Charles Clarke certainly chose a good week to lecture fellow professionals on how they do their jobs. Dressing-downs in private and then in public must have seemed, to the journalists involved, a little rich coming from a man who would spend the rest of the week making grovelling apologies to anyone who offered him a microphone.
The week's news could be divided into market segments, as are the newspapers. In the up-market bracket was the Charles Clarke failure-to-deport saga; mid-market was Patricia Hewitt taking arrows from angry nurses; and then Prescott smut - down-market, red-top, probably cellophane-wrapped.
The overture was provided by Charles Clarke, who was so busy not locating foreign rapists that he called in members of the press. Imagine: Home Secretary sits in his office with journalists he has summoned - why were they all so available and agreeable to turning up? - and harangues them. Their sin? They were journalists from newspapers of liberal outlook who had questioned the civil liberties credentials of the Government.
Later that day Clarke moved his anger to the London School of Economics, where he delivered a speech about the "pernicious and dangerous poison slipping into some parts of the media view of the world". This view, he said, "rhetorically transferred" to democracies like Britain and the United States the characteristics of the "genuinely dangerous and evil totalitarian dictatorships" that have passed away. He named and shamed Simon Carr of The Independent, Henry Porter of The Observer and Jenni Russell of The Guardian. They had all written articles expressing concerns over government actions in the name of anti-terrorism and attacking crime and public disorder. These writers were worried about ID cards, collection of DNA and computer records, and the right to trial by jury.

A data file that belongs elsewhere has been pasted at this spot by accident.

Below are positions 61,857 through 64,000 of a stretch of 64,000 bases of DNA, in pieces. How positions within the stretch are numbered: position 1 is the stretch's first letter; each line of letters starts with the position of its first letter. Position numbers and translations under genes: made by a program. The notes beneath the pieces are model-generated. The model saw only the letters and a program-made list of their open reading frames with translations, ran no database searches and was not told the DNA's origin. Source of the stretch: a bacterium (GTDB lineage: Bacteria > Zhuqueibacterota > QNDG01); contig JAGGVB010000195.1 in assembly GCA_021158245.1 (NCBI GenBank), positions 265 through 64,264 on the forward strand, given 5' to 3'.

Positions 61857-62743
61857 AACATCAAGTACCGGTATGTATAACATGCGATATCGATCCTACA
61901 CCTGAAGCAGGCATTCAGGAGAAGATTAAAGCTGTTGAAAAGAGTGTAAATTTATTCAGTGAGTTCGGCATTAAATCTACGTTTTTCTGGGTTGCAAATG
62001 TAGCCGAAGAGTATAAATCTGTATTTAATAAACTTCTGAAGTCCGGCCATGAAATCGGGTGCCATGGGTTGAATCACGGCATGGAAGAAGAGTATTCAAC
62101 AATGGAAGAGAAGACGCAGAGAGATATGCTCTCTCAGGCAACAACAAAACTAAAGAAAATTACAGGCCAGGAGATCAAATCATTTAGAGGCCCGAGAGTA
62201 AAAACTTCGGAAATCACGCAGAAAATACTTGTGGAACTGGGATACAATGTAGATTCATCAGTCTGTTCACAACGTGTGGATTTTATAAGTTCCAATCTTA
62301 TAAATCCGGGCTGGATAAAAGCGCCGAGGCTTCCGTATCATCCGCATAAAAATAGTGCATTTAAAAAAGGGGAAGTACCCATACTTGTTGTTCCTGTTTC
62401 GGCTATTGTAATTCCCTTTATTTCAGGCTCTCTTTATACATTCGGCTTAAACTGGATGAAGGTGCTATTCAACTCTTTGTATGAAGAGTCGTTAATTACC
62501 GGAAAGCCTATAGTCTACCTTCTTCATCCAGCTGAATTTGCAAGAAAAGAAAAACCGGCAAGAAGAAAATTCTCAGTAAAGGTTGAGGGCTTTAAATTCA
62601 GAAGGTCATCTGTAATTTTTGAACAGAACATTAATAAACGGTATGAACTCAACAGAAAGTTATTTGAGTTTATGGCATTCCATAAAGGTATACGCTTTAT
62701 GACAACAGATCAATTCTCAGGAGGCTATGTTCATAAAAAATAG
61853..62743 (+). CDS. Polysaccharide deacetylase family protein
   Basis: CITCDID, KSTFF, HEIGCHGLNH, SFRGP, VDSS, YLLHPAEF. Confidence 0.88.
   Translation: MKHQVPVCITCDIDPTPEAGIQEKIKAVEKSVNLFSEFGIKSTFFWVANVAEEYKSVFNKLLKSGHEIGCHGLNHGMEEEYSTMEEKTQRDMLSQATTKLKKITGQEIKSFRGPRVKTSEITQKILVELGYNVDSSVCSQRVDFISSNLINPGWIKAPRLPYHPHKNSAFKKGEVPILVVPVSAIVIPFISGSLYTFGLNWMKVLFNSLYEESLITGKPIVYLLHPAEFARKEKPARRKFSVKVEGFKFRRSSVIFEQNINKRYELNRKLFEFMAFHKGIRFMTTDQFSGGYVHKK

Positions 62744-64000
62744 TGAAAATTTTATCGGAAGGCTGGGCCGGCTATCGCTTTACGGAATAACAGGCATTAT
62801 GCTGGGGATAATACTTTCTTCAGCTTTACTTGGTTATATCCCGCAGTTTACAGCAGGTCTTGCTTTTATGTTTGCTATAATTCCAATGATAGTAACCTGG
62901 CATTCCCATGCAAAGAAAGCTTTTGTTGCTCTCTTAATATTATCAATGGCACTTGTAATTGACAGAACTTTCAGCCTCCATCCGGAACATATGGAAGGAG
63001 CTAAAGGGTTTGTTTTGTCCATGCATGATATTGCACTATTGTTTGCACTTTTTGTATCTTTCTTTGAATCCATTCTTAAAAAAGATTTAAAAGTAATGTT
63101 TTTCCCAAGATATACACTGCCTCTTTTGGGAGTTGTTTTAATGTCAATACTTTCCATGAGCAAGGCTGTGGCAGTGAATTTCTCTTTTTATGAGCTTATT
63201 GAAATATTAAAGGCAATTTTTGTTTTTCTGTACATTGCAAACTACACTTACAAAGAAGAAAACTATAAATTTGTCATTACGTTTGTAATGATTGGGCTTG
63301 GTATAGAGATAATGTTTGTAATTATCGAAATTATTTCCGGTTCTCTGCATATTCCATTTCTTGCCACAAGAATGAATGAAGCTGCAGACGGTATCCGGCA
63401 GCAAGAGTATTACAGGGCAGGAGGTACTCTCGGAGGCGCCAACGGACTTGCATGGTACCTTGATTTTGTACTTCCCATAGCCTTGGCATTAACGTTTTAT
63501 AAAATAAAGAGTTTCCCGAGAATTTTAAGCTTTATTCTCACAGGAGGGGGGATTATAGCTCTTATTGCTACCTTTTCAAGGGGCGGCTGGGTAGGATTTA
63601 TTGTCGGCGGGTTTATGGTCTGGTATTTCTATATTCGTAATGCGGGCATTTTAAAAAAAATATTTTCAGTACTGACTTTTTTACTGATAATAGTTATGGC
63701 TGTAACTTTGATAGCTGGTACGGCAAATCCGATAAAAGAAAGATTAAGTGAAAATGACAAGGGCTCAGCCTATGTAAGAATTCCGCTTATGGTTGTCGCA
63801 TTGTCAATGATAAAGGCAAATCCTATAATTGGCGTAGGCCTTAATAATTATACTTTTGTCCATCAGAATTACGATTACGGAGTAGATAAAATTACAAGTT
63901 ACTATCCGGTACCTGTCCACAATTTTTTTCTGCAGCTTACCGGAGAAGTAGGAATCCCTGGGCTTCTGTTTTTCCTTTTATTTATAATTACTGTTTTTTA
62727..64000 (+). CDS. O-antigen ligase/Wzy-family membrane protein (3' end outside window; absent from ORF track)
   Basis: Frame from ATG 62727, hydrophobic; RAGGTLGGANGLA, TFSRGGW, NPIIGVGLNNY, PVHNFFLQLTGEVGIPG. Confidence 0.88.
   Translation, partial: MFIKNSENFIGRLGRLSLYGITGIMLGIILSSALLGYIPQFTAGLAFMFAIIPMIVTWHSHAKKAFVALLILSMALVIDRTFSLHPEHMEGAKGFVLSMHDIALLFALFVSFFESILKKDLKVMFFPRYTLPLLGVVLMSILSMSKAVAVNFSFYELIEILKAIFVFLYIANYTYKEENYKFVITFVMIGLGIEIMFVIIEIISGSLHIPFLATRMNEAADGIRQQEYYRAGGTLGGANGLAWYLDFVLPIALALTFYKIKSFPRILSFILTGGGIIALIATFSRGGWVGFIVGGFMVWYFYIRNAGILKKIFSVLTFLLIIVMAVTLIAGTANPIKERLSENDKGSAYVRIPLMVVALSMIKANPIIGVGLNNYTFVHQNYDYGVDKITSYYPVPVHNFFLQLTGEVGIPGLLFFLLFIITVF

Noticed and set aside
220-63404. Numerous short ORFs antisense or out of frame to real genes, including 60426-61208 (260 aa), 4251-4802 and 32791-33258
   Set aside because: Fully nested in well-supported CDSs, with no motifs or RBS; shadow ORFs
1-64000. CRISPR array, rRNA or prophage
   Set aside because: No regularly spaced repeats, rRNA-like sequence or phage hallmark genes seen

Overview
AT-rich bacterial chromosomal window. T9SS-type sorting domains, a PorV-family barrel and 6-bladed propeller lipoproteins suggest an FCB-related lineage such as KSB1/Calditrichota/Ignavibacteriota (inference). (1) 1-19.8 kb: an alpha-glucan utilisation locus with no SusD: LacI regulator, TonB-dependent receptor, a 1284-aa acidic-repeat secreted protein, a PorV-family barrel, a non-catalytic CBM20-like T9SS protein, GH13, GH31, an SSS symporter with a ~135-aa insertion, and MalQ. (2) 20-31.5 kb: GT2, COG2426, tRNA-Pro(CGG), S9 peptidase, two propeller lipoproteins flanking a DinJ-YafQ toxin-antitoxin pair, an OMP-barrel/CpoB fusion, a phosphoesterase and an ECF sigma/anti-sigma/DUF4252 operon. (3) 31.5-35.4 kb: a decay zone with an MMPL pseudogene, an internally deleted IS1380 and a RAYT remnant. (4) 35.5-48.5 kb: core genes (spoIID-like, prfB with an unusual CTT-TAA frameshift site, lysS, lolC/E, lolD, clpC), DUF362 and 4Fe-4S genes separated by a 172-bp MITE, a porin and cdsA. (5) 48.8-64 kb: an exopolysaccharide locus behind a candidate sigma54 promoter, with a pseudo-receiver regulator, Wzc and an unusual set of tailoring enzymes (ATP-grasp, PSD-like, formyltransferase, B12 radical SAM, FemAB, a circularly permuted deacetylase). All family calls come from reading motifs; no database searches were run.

Readers of those papers are the citizens most likely to be concerned about these matters, as in my view we should all be. How unsurprising that it is writers in such left-of-centre papers who are performing their proper journalistic role as watchdog of the Government. And how surprising that the Home Secretary in a Labour government, who in his earlier life as a student and Labour activist would have endorsed the articles he decried, should be attacking the papers representing views closest to Labour. The impression given is that he cares much less about the papers that have no problem with a reduction in civil liberties if it leads to greater protection of the public.
Clarke's achievement was to provoke Daily Telegraph support for liberal rivals. It said in a leader that the Home Secretary "pines after a polity where the executive does what it likes and the media does what it is told". There is something patronising as well as arrogant when Labour politicians start taking it out more on those who are basically for them. The tone, from a Government short on ideology, is one of weariness about naïve idealism on the liberal left and its failure to understand how hard it is to govern in the real world. They demand unquestioning support from those they expect to be their friends, yet, in Blair's case, will fly round the world to see Rupert Murdoch.
Then come the bad times - in this case 24 hours after Clarke was "entertaining" his journalist "guests". The triple whammy produces predictable descriptions from newspapers that are usually critical of the Government: shambles, meltdown, incompetence, woeful, shamed. Hardened Labour politicians would expect that, and would look for some relief to daily papers considered on their side, such as The Independent, Guardian and Mirror.
And they would have found the advice of critical friends - recognising difficulties but not going over the top about them. "The Government is not in meltdown," said The Independent. "While politically damaging, the nature of the Home Office crisis has been exaggerated in ways that risk fuelling xenophobia." The Guardian said: "There remains a sense of purpose and direction, a continued desire to rule."
Hardly the sort of language that so upsets Charles Clarke, whose own manner of describing journalists is so intemperate. Better really than he deserved after the failures of management he so readily and regularly confessed to. Timing? Bad. Killing the messenger? Never a good idea.
Peter Cole is professor of journalism at the University of SheffieldReuse content